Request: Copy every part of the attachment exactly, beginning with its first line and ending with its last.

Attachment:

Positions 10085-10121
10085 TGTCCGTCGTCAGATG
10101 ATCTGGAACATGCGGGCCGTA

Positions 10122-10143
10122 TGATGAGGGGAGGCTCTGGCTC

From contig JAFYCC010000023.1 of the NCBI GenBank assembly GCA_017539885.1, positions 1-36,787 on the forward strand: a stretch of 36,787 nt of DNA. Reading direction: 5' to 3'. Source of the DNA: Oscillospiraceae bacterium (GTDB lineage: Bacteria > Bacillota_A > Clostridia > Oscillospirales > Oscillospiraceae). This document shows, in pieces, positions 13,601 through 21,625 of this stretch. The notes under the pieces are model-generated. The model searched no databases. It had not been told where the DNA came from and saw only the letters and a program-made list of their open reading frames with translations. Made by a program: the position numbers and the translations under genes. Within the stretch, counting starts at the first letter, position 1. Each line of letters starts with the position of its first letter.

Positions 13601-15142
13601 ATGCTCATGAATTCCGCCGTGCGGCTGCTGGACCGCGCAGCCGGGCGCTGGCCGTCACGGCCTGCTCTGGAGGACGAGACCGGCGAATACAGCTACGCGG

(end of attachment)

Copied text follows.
Positions 10085-10121
10085 TGTCCGTCGTCAGATG
10101 ATCTGGAACATGCGGGCCGTA

Positions 10122-10143
10122 TGATGAGGGGAGGCTCTGGCTC

From contig JAFYCC010000023.1 of the NCBI GenBank assembly GCA_017539885.1, positions 1-36,787 on the forward strand: a stretch of 36,787 nt of DNA. Reading direction: 5' to 3'. Source of the DNA: Oscillospiraceae bacterium (GTDB lineage: Bacteria > Bacillota_A > Clostridia > Oscillospirales > Oscillospiraceae). This document shows, in pieces, positions 13,601 through 21,625 of this stretch. The notes under the pieces are model-generated. The model searched no databases. It had not been told where the DNA came from and saw only the letters and a program-made list of their open reading frames with translations. Made by a program: the position numbers and the translations under genes. Within the stretch, counting starts at the first letter, position 1. Each line of letters starts with the position of its first letter.

Positions 13601-15142
13601 ATGCTCATGAATTCCGCCGTGCGGCTGCTGGACCGCGCAGCCGGGCGCTGGCCGTCACGGCCTGCTCTGGAGGACGAGACCGGCGAATACAGCTACGCGG